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April 19, 2019

On a breezy day in Manchester, New Hampshire, Mateo and his wife, Lisa, decided to run an errand.

As the couple rode down an interstate highway on July 31, 2017, they came upon a police vehicle on the shoulder with its lights flashing.

Under New Hampshire traffic laws, drivers must slow to a safe speed and “give wide berth” to stationary emergency vehicles with flashing lights.

But Mateo, 36, did not know this.

April 16, 2019

On the stretch of highway careening south from Columbus to Lumpkin, patches of Georgia red clay lie like open sores on the road’s shoulder. The sun burns bright orange, through air that is hazy with pollen and smoke from controlled forest fires.

The land here was once valuable. It was coveted. Nearly 200 years ago, white men named this county Stewart, after a revolutionary war militia general. White men massacred the men, women and children of the Creek Confederacy over this land.

April 08, 2019

In March 2018, Cuban police took Adrian Toledo Flores to a prison cell, violently beat him, and threw him against a sink.

As he started to bleed, one of the officers said, “You don’t deserve to be in this country.”

His “crime?” As a pharmacy technician, he was ordered not to give a man the prescription he desperately needed. But he did it anyway, and the Committees for the Defense of the Revolution (CDR) – which monitors Cuba like Big Brother with its eyes always open for “counterrevolutionaries” – cited him.

April 08, 2019

After fleeing persecution in Cuba, Yerandy Valdes Ruiz was swiftly locked up at Pine Prairie ICE Processing Center in May 2018. For over eight months, he was deprived of the medical attention he needed just to stay alive.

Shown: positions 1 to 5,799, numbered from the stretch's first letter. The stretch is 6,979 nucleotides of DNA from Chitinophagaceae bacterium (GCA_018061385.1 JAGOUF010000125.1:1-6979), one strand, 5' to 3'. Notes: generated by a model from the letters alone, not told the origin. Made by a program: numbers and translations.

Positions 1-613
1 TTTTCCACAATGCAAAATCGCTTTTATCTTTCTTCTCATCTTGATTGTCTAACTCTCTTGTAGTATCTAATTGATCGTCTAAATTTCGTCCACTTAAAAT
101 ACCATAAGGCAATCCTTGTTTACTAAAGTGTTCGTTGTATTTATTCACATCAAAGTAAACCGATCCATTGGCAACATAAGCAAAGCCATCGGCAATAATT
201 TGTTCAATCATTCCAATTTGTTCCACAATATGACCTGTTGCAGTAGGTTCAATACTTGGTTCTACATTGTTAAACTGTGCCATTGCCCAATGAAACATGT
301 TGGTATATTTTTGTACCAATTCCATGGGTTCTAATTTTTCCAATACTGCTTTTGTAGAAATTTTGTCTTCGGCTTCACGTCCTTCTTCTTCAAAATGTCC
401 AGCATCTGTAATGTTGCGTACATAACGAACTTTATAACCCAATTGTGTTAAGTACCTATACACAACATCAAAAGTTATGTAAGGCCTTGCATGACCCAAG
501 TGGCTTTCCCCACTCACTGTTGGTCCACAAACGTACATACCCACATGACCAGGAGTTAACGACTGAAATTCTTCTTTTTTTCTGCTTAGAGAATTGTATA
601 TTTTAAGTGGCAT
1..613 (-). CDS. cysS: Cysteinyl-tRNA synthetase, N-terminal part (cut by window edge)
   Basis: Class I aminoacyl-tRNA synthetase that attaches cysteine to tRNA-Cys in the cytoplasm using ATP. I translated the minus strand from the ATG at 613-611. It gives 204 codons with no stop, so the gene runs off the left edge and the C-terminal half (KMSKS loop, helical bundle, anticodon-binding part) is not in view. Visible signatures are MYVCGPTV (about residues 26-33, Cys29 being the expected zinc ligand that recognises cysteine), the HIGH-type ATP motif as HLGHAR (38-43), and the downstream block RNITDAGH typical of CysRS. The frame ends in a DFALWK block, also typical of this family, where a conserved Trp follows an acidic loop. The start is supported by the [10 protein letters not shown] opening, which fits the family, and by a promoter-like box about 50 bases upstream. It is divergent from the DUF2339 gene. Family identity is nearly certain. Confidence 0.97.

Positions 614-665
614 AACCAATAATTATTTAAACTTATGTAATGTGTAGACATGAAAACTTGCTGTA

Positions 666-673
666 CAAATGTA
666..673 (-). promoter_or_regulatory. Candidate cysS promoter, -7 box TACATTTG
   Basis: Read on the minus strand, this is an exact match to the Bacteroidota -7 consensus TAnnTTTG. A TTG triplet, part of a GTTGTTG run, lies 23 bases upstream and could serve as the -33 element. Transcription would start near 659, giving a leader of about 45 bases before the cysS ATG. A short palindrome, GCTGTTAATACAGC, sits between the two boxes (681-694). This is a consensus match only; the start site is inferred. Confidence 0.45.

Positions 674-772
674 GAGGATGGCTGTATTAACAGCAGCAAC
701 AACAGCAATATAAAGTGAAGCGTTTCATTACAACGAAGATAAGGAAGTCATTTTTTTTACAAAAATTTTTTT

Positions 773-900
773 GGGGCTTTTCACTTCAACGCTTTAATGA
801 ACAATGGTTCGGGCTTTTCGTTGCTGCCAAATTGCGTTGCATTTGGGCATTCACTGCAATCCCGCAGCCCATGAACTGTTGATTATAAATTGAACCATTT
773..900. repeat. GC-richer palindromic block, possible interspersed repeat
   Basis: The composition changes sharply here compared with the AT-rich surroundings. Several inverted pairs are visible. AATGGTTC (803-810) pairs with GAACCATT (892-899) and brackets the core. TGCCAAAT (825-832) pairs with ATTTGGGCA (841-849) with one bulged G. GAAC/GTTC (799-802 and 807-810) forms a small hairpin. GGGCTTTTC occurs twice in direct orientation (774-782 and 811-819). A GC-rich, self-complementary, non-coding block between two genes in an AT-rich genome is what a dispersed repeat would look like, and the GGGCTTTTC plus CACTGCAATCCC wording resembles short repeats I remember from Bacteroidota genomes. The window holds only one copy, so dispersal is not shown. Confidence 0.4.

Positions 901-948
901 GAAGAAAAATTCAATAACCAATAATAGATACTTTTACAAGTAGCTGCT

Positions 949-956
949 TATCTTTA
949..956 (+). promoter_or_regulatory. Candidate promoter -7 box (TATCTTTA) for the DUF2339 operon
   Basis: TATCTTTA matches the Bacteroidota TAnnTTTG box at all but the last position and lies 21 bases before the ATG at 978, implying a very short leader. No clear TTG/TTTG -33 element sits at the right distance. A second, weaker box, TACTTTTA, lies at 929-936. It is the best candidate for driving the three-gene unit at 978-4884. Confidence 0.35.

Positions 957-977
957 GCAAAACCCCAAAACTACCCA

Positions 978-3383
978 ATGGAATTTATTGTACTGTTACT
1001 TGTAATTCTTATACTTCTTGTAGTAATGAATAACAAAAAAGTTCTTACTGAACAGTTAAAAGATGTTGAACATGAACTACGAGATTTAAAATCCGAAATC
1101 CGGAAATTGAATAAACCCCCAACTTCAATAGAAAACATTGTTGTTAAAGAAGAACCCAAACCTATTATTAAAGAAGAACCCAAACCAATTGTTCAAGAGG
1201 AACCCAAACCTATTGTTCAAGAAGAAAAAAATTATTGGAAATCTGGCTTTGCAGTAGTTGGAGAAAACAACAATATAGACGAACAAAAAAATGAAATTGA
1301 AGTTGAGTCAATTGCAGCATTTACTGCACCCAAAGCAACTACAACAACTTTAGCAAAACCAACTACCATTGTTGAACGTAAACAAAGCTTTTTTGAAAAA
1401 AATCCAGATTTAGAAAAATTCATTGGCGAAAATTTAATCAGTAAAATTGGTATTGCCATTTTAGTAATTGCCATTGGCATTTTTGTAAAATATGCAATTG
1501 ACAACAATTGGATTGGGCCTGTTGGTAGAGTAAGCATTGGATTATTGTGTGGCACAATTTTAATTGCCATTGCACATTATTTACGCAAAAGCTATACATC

Ruiz, 30, is a Type 1 diabetic, but ICE officials denied him sufficient insulin injections from the beginning of his incarceration. They also refused to give him suitable food for his illness, causing him to faint four times due to low blood sugar.

April 08, 2019

During a crisp, cool evening in Cuba, police barreled into Rodrigo’s home and brutally beat him with their batons – striking his stomach, shoulders and back. He fell to the floor and rolled over in pain. He listened as police warned him they could “make him disappear.” Then, he watched them scurry off into the night. 

His “crime,” according to police: He had refused to participate in the country’s political reunions, and the beatings were his punishment.

April 08, 2019

As Jose Antonio Hernandez Viera said goodbye to his 6-year-old daughter in Cuba, he was distraught. She suffers from terminal brain cancer, and needs his emotional and financial care. 

But Viera had no choice. The political persecution he was facing had reached its peak, and he would die if he were to remain in his home country, leaving his daughter fatherless. 

Viera decided to seek asylum in the U.S., and prayed for a job that would allow him to support his family from afar.

April 08, 2019

Two Cuban police officers barged into Brayan Lazaro Rodriguez Rodriguez’s home, handcuffed him, and shoved him to the floor. They beat him in the face with their batons, and broke one of his teeth. They labeled him a “criminal,” and locked him up at a nearby prison.

Rodriguez’s only “crimes” were that he had refused to vote, would not participate in Cuba’s mandatory military service, and did not join the country’s political assembly. The Cuban government labeled him “defiant.”

April 08, 2019

After refusing to join the young Communists assembly, Pedro – a high school math teacher – was blacklisted from all teaching jobs and was branded as a “counterrevolutionary.”

The Cuban government forced him to sell rice and beans from a bicycle to people in the streets. To make matters worse, police repeatedly robbed him of all his merchandise. Eventually, officers detained him in a prison, where he was kept awake without food or water for 72 hours, in the company of convicted murderers.

April 08, 2019

While Yasmany Jorge Borges Alfonso was detained in a Cuban prison, four police officers beat him until he was unconscious. They took turns hitting him in the head with their batons, each blow harder than the last. As Alfonso lay on the rock-hard prison floor, his forehead dripped with blood. The gashes from his assault were so deep, he needed four stiches. He also lost a tooth from the beating.